On June 8, 1967, the fourth day of the Six-Day War, the Israeli high command received reports that Israeli troops in El Arish were being fired upon from the sea, presumably by an Egyptian vessel, as they had a day before. The United States had announced that it had no naval forces within hundreds of miles of the battle front on the floor of the United Nations a few days earlier; however, the USS Liberty, an American intelligence ship assigned to monitor the fighting, arrived in the area, 14 miles off the Sinai coast, as a result of a series of United States communication failures, whereby messages directing the ship not to approach within 100 miles were not received by the Liberty. The Israelis mistakenly thought this was the ship doing the shelling and war planes and torpedo boats attacked, killing 34 members of the Liberty's crew and wounding 171.
Shortly afterward, the Joint Chiefs of Staff organized a fact-finding team to investigate the communications problems that led to the tragedy. The report focused on the ship's position rather than the attack itself. AICE obtained a declassified version of the secret report, which still was redacted. The most important piece of information that was not declassified was the ship's mission, which is now widely believed to have been intelligence gathering.
On June 6, the Liberty was sent a message citing the “unpredictability of United Arab Republic actions” and directed the ship to “maintain a high state of vigilance against attack or threat of attack.” (pp. 16-17)
Originally, the ship was to get no closer than 20 nautical miles to the UAR and 15 to Israel. The Chief of Naval Operations expressed concern about the prudence of sending the Liberty so close to the area of hostilities and the ship was subsequently ordered to remain 100 miles away from both countries. (pp. 19-20)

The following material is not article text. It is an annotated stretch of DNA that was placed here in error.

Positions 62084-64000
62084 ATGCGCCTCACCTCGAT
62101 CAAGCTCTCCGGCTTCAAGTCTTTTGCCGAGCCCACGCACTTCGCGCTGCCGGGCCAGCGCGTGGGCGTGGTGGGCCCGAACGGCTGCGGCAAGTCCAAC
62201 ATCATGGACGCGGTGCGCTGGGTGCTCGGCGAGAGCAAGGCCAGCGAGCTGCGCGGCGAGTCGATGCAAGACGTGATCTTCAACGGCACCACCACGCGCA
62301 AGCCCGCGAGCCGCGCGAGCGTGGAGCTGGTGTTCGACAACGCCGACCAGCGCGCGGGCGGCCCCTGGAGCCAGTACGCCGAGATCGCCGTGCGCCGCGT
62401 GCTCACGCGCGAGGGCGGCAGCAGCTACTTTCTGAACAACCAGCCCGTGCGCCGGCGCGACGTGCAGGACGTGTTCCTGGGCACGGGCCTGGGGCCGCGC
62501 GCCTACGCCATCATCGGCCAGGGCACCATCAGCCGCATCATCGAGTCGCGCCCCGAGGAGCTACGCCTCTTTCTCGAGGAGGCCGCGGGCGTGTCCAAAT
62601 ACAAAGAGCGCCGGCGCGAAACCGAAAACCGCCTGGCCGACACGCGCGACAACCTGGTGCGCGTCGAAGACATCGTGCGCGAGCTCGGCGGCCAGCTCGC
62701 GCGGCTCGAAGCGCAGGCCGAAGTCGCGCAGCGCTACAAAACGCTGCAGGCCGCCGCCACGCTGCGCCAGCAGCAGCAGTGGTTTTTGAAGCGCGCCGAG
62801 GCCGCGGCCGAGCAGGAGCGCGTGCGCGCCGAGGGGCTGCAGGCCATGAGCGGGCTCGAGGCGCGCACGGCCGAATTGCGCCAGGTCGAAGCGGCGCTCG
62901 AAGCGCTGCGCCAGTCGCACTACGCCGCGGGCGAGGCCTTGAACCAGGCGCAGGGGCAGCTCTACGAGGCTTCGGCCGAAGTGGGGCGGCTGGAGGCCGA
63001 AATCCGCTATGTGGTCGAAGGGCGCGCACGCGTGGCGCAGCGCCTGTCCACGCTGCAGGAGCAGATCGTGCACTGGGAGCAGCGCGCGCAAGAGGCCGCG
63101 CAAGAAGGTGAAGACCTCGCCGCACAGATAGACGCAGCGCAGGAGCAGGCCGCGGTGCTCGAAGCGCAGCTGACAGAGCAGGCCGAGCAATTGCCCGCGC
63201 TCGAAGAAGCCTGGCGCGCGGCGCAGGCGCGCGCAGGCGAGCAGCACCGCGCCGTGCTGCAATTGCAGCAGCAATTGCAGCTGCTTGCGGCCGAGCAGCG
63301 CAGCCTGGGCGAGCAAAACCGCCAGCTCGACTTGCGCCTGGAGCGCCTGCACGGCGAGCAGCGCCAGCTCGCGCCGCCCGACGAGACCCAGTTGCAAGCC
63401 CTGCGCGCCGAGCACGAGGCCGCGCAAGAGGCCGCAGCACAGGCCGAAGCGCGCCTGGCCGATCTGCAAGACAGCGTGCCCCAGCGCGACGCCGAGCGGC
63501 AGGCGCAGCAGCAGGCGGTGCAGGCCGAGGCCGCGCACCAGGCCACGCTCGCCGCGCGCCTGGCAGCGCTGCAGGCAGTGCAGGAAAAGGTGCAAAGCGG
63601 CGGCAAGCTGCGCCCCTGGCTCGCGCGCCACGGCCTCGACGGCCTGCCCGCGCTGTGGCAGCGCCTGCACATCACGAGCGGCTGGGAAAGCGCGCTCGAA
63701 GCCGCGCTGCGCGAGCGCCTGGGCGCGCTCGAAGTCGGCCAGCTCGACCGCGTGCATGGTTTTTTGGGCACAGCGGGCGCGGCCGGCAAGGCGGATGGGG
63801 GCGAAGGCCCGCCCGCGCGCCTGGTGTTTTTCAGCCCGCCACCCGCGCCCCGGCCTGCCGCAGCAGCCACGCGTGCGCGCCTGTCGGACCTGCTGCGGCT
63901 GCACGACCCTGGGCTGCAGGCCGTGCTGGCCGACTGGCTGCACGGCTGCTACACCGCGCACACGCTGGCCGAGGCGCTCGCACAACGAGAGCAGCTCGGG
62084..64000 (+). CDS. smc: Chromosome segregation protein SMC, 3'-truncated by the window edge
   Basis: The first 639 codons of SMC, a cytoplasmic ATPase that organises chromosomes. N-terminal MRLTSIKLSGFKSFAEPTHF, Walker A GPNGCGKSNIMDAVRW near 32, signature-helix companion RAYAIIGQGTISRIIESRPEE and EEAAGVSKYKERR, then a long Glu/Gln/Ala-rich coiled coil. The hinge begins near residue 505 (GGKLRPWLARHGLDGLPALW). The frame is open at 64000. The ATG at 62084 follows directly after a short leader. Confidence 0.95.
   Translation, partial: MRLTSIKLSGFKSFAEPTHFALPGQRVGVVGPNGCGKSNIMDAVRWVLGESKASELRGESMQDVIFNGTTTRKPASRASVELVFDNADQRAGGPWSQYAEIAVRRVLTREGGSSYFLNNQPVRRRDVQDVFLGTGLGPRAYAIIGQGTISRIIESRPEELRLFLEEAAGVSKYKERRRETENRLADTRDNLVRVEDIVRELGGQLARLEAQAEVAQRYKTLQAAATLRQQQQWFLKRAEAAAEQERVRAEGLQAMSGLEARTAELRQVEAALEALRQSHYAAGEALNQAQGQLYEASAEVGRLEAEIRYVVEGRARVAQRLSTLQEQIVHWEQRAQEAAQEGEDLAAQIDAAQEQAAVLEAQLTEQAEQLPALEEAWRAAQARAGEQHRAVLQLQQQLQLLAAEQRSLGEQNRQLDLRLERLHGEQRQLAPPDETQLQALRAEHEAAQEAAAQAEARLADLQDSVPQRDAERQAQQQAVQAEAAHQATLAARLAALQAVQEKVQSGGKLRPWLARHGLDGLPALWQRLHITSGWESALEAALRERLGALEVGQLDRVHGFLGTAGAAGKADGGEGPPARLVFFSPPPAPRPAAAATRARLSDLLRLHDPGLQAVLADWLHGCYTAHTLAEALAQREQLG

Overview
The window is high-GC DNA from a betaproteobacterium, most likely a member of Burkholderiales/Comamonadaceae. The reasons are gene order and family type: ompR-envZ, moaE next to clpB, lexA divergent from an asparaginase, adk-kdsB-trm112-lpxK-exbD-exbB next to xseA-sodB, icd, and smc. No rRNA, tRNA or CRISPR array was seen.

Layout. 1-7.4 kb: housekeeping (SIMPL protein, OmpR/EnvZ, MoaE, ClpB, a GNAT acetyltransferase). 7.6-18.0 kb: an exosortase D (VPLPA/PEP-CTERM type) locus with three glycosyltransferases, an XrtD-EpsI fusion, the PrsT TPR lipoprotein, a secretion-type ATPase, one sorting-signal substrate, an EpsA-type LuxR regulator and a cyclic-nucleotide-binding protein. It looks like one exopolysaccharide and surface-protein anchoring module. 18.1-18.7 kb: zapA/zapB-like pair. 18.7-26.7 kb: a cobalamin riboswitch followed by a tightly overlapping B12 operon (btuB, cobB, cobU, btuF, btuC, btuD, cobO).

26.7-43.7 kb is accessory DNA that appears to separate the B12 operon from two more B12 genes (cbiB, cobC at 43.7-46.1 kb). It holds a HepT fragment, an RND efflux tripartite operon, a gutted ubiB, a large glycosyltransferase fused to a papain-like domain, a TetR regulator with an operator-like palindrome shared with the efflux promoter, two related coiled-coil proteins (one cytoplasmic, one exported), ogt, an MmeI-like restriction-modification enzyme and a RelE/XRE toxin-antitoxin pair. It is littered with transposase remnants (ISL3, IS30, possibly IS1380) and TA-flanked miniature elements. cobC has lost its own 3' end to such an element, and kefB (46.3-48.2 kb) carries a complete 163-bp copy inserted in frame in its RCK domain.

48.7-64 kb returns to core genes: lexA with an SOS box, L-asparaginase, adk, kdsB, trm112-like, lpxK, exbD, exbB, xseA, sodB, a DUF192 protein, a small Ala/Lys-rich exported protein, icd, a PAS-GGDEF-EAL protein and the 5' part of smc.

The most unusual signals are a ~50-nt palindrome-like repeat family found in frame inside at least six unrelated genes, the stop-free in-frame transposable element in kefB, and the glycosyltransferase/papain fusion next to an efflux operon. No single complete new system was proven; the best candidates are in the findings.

The message was apparently never received. The fact-finding team reported that “there were no records or communications files surviving which could be examined, nor were there any surviving key communications personnel available who had direct knowledge and reliable power of recall.” (p. 3)
A flash cable sent immediately after the attack reported that Israel had “erroneously” attacked the Liberty, that IDF helicopters were in rescue operations, and that Israel had sent “abject apologies” and requested information on any other U.S. ships near the war zone.
The JCS team found that:
There were four (4) messages disseminated during the period of 7-8 June 1967 from higher headquarters to subordinate echelons containing revisions to previous instructions regarding the assigned operating location of USS LIBERTY. Since each of these message transmissions contained instructions for substantially increasing the closets point of approach (CPA) to the UAR and Israel, the receipt of any one of these by the USS LIBERTY would undoubtedly have resulted in the ship's being a greater distance from the scene of action than underway between Israel and the UAR. Although the USS LIBERTY was either an action or an information addressee on each of these directives, there is no evidence available to confirm that the ship's Captain received any of them...The failure of the USS LIBERTY to receive any one of these time-critical revisions to operational directives can be attributed to a combination of (1) human error, (2) high volume of communications traffic, and (3) lack of appreciation of sense of urgency regarding the movement of the LIBERTY. (pp. 1-2)
Sources: Report of the JCS Fact Finding Team, "USS Liberty Incident, 8 June 1967," The Joint Chiefs of Staff, Washington, DC, June 18, 1967.